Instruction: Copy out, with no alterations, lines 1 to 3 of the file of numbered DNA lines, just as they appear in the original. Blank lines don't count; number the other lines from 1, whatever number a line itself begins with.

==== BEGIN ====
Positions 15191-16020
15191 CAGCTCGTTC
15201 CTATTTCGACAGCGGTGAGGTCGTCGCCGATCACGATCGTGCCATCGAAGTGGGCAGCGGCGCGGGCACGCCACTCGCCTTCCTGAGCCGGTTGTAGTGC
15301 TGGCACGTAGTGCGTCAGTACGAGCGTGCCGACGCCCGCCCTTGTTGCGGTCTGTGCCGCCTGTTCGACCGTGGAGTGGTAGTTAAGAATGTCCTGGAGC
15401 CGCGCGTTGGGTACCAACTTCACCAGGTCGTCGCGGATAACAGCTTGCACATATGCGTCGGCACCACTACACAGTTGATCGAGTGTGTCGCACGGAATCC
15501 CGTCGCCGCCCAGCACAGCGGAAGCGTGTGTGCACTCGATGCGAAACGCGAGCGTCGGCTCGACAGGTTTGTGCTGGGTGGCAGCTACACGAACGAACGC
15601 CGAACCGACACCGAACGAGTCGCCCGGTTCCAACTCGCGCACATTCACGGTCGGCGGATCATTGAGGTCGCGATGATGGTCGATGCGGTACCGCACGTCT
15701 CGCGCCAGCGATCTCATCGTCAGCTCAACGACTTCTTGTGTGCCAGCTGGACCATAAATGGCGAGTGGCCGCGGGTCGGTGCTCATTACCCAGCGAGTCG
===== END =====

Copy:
Positions 15191-16020
15191 CAGCTCGTTC
15201 CTATTTCGACAGCGGTGAGGTCGTCGCCGATCACGATCGTGCCATCGAAGTGGGCAGCGGCGCGGGCACGCCACTCGCCTTCCTGAGCCGGTTGTAGTGC